New Salem installs broadband “hut,” looks to July finish date

  • New Salem has had its electronics hut installed for the incoming broadband network, a major step toward getting residents high-speed internet. CONTRIBUTED PHOTO/SUE CLOUTIER  

  • New Salem has had its electronics hut installed for the incoming broadband network, a major step toward getting residents high-speed Internet. CONTRIBUTED PHOTO/SUE CLOUTIER

Staff Writer
Published: 1/25/2019 4:34:33 PM

NEW SALEM — There used to be a page on the town website called “Broadband Stories,” where residents told of struggles selling homes or running businesses due to their lack of high-speed Internet. That page is now gone, and, by this coming fall, those struggles will be, too. 

New Salem has installed its broadband electronics “hut” by the Town Hall. The 9-by-16-foot, 40,000-pound cement structure from United Concrete will be the hub from which electricity flows, providing residents high-speed internet. It is equipped with a 500-gallon propane tank and a backup generator.

According to New Salem Broadband Committee member Sue Dunbar, the installation of the hut was a significant step in getting the fiber-optic broadband network live, which is expected to happen in July. 

“It’s a huge, big brick visual reminder to the town residents, who have been waiting for so long, that this is a reality,” Dunbar said. 

As one of the last 44 Massachusetts municipalities without high-speed Internet, New Salem has been working toward broadband under the state’s Last Mile program since 2015.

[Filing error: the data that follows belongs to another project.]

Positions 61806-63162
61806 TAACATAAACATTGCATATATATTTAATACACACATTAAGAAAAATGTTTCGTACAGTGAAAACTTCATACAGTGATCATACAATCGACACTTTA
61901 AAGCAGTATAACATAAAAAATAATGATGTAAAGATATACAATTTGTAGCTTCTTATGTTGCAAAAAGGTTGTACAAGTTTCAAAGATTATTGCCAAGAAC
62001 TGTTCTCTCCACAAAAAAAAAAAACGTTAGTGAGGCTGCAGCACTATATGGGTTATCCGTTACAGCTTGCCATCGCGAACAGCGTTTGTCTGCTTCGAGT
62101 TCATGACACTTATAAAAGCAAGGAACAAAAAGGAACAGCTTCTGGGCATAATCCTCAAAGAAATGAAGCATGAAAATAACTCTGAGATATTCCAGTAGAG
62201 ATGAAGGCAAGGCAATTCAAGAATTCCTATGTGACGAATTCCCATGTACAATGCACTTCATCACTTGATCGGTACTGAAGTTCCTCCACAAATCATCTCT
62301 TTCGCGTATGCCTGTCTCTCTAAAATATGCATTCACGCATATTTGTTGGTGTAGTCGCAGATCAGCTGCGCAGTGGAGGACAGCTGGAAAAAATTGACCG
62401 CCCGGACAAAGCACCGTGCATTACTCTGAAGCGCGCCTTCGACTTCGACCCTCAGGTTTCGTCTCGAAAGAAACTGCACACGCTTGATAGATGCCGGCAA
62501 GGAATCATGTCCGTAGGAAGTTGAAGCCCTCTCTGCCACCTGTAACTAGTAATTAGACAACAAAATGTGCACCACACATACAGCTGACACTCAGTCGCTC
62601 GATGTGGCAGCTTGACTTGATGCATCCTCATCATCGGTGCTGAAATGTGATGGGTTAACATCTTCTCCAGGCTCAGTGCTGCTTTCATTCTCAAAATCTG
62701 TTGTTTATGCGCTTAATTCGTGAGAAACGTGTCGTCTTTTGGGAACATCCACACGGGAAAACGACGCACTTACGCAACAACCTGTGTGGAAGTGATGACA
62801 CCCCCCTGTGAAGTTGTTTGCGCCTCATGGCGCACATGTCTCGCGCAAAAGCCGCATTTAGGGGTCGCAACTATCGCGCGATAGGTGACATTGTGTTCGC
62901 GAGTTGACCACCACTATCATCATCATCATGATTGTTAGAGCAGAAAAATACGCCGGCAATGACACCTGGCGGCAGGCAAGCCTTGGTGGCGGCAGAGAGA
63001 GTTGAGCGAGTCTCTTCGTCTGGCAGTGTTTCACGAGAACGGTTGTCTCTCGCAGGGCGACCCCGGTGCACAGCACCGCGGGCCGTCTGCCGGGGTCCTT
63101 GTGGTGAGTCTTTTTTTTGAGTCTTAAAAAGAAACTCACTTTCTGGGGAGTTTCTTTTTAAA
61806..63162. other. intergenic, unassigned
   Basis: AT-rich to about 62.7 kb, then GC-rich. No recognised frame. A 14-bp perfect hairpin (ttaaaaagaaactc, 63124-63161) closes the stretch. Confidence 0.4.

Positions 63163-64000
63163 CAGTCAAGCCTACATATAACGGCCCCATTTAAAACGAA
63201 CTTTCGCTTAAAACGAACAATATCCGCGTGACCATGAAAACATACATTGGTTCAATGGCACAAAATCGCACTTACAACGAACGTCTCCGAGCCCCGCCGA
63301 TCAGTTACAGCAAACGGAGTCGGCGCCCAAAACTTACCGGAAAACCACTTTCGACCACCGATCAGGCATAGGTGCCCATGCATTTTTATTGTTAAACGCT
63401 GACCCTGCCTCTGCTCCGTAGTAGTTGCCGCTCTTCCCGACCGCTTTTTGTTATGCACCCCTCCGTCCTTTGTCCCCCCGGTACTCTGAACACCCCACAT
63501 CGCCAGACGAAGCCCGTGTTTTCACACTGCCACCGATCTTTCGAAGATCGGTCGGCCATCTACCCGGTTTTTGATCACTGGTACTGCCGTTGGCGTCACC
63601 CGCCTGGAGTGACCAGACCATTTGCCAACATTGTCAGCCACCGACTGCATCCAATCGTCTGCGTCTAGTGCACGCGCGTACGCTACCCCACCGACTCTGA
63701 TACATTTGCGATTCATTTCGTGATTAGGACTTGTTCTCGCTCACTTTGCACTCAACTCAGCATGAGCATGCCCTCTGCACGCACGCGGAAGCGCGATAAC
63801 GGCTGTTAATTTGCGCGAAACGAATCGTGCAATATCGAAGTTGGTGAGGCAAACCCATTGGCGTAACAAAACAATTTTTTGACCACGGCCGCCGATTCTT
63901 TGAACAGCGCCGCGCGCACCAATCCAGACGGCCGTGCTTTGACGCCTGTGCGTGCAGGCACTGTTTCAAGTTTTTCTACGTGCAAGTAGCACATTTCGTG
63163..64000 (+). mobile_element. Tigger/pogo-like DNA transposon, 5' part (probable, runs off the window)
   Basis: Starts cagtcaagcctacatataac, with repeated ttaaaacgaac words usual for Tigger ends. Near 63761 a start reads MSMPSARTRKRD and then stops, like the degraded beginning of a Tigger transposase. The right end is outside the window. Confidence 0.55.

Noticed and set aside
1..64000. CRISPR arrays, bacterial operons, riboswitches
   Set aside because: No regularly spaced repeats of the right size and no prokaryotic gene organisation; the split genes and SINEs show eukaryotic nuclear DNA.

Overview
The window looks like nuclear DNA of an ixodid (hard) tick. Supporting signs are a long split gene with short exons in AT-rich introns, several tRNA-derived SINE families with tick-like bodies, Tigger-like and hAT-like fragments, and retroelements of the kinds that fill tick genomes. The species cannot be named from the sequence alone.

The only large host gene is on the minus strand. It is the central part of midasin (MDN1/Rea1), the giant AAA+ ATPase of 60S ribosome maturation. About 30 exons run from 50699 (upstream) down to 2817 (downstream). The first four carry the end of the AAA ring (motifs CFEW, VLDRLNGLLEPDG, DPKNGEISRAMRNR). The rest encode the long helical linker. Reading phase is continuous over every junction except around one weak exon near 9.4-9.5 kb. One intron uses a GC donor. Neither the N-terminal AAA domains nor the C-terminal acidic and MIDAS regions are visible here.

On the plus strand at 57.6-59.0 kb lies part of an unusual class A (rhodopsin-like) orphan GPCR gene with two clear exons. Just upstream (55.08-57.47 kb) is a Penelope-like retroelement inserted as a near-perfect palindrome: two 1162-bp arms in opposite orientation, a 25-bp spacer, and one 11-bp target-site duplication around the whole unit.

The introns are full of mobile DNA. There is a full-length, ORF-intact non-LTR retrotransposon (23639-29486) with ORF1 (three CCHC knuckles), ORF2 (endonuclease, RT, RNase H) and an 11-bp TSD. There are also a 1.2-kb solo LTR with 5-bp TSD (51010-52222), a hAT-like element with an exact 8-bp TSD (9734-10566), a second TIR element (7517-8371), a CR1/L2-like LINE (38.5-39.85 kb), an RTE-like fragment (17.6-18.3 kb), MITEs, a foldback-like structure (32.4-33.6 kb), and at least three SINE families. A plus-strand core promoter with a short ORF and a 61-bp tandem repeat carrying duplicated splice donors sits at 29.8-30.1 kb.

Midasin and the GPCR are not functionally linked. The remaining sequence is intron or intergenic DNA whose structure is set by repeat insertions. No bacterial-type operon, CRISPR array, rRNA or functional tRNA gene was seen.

Even months away from completion, it remains unclear exactly how much the total project will cost. Westfield Gas & Electric, which is designing and building the network, originally estimated the project’s cost at $1,967,666, just under the Massachusetts Broadband Institute’s estimate from 2015, the year residents approved the project at their annual Town Meeting.

That number is in addition to the roughly $1 million cost of “make-ready” work, which is currently taking place and should finish this spring, according to Dunbar. Make-ready work involves National Grid modifying existing utility poles to support the physical structure of the network. Crews have been in town for several months relocating lines on poles, trimming trees around the poles and replacing some poles. 

According to Broadband Committee Co-chairwoman MaryEllen Kennedy, original estimates of the cost for make-ready work were around $390,000, far less than what’s now expected. As the project moves along, the pricing should become clearer, Kennedy said. 

The make-ready work also entails adding additional poles to string the fiber-optic network and deliver high-speed Internet to the further reaches of town. According to Dunbar, negotiations have been successful with residents who initially opposed putting utility poles by their properties. 

“I have no clear picture (of the final cost),” Dunbar said. “Part of it’s going to reflect on people who have longer driveways.”

For residents, the sight of the hut and make-ready work happening should be a exciting, Dunbar said.  

“It’s already happened on portions of Elm Street, and make-ready is slowly spreading through the town,” said Dunbar, adding that the fact the Massachusetts Department of Conservation & Recreation owns large portions of the town has added work to the process, and permission had to be obtained for much of the utility pole installation. 

The New Salem network is being constructed alongside that of neighboring towns, Wendell and Shutesbury, Dunbar said, and collaboration between the three has helped things move smoothly. 

“Shutesbury is slightly ahead of us, and Wendell is slightly behind us by eight or nine months,” Dunbar said. “We should be fully lit by the middle of July.” 

Reach David McLellan at 


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